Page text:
Loading Critical CSS4:11 with Dale Sande
Now that our CSS is optimized well, there is one more optimization to make with our site or app: Loading our critical, or “above the fold”, CSS inline with the the HTML document itself. This allows us to reduce the need for a HTTP header request and reduce any latency that may impede your first load.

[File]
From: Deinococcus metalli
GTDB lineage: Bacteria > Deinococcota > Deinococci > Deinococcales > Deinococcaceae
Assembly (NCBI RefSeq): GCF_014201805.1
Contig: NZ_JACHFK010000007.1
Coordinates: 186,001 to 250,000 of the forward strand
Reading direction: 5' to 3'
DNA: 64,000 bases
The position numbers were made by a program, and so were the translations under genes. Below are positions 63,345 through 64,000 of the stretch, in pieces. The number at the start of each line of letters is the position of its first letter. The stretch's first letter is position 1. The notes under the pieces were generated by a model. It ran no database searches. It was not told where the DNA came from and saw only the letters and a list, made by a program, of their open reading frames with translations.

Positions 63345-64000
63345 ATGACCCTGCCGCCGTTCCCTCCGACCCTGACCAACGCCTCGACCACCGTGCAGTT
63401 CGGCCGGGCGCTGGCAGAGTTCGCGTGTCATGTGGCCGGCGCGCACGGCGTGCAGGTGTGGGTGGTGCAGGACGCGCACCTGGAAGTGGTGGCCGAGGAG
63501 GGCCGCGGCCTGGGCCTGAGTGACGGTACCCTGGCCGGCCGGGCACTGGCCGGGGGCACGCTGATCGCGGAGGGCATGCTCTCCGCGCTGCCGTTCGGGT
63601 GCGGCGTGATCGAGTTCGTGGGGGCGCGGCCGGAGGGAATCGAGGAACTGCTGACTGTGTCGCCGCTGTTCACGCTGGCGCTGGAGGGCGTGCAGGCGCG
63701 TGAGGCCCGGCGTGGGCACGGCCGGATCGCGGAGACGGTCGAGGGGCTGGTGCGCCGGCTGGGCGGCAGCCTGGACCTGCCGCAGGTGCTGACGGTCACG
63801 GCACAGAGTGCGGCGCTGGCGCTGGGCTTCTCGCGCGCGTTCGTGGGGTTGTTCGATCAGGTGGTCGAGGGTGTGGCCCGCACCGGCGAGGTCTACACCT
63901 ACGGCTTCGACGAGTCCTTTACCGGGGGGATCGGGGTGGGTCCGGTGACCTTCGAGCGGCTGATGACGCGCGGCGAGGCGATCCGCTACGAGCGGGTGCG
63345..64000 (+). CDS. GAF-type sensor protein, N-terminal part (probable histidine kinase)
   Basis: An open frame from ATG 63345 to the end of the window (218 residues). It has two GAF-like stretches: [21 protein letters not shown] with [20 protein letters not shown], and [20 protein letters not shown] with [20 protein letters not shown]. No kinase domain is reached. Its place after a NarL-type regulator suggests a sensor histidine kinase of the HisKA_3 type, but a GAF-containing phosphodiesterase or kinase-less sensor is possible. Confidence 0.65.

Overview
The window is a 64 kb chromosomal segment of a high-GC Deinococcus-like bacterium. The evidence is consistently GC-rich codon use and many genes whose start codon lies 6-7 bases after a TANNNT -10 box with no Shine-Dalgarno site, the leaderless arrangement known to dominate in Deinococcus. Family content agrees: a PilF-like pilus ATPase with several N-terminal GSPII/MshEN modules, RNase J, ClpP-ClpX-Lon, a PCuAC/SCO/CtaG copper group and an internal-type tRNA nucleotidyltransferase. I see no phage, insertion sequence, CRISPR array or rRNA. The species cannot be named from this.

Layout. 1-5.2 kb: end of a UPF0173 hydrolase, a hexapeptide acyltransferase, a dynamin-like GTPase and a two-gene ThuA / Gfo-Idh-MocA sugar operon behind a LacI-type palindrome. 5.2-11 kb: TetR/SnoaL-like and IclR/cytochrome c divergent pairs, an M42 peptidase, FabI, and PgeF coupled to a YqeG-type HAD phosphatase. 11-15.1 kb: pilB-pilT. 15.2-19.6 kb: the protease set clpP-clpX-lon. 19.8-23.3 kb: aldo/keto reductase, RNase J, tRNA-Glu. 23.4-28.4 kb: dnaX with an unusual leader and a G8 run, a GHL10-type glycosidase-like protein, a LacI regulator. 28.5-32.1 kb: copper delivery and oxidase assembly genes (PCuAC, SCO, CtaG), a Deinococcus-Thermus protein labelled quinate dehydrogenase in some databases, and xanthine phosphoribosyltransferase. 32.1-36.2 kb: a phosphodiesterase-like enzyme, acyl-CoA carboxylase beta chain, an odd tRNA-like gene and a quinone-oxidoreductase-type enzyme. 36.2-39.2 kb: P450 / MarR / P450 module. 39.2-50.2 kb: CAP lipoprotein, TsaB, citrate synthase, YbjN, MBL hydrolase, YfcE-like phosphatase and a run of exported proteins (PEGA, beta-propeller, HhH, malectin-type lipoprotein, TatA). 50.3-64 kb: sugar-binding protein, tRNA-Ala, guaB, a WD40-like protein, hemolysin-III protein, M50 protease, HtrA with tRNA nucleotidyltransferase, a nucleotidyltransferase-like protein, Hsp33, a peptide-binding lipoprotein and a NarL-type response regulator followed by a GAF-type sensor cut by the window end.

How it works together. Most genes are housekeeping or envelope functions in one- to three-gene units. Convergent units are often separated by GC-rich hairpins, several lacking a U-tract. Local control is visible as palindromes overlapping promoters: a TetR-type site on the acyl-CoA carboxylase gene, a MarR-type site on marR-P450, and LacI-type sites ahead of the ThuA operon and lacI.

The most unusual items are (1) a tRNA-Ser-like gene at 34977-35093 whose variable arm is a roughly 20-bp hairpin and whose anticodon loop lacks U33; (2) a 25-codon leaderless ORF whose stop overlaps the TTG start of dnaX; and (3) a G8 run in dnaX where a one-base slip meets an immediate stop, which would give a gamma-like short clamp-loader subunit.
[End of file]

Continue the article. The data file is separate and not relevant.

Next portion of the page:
Now that our CSS is optimized, 0:01 there is one more really awesome optimization we can make with our site. 0:02 And that is to load our critical, or 0:07 above-the-fold CSS inline with the HTML document itself. 0:09 This removes a header request. 0:13 While this may seem out of the norm for most users, 0:16 the idea here is to reduce the need for a header request and 0:19 reduce any latency that may impede our first load. 0:23 The good news is we can automate this. 0:26 The build pipeline we just made gives us the foundation to add yet 0:30 another tool that will help automate this for us. 0:33 The hardest part really is deciding on what is critical CSS. 0:37 The critical CSS is the very CSS that makes up the initial view 0:42 of the first time a user visits your app. 0:46 I would start with some basic structural CSS that is needed like a header, 0:50 links, layout, and some core typography. 0:55 Beyond that, what are the UI components that make up this first view? 0:57 Get those in there as well. 1:03 Then make a separate CSS file that you would normally have to make a link 1:05 reference to and another header request. 1:09 Once we have that, it's all downhill from there. 1:14 A technique we can use to inline our CSS into the HTML is to add a gulp 1:18 module called gulp-inline-source. 1:22 This is really easy to add to our existing gulp file as a new task and 1:24 then add this to our default gulp process. 1:28 So let's add the variable of inlinesource 1:31 that points to the gulp-inline-source npm module. 1:34 Next, we will add another gulp task called inlinesource that references the new 1:39 variable we created, reference any HTML file within the root of our project and 1:44 pipes the result into our dist directory. 1:50 Last, let's add this new task to our default gulp task. 1:53 In order for this to work in our HTML file where we would normally reference the CSS 1:57 with a link header element, we will add a custom inline attribute. 2:03 Then we need to run the gulp command. 2:08 Oops, we have a problem. 2:13 Gulp is looking for a file that does not yet exist. 2:15 But why? 2:18 So looking over at our gulp file, it appears that inlinesource task 2:20 is firing before the process-css has completed. 2:24 Gulp doesn't care the order of the tasks in the default task array. 2:29 So, to help this, we can use a small hack called gulp-wait. 2:34 So, to install in our gulp file, 2:41 let's add the variable of wait that points to the npm module of gulp-wait. 2:43 Then in our inlinesource task, we're gonna reference wait, and 2:49 then wait say, 100 milliseconds. 2:54 By simply adding 100 milliseconds to the build script we can ensure that 2:58 the PostCSS task is completed before inlinesource is fired. 3:02 This, of course, 3:08 will vary depending on how much you have in your essential CSS file. 3:09 But I would argue that if you need more than 100 milliseconds to process, 3:12 that your essential CSS is too large. 3:16 So, after we run gulp and we look at our results, great. 3:19 Looking at our new HTML file in the dist directory, we see that the link element is 3:24 replaced with an inline style element that has our essential CSS loaded in here. 3:28 That's pretty awesome. 3:34 Using this new build pipeline, we could take advantage of other really cool things 3:35 like concatenating individual CSS files into a single file. 3:40 Think about automating the process of combining a base CSS 3:45 with the UI components needed for the first page to load. 3:49 And let’s not forget our old friend SASS. 3:54 While I didn’t spend any time here talking about how to integrate SASS or LESS, 3:56 or any preprocessor into this build pipeline, it’s all possible. 4:00 Simply process the SASS to CSS and let PostCSS take it from there. 4:05 It’s pretty cool what you can do. 4:09
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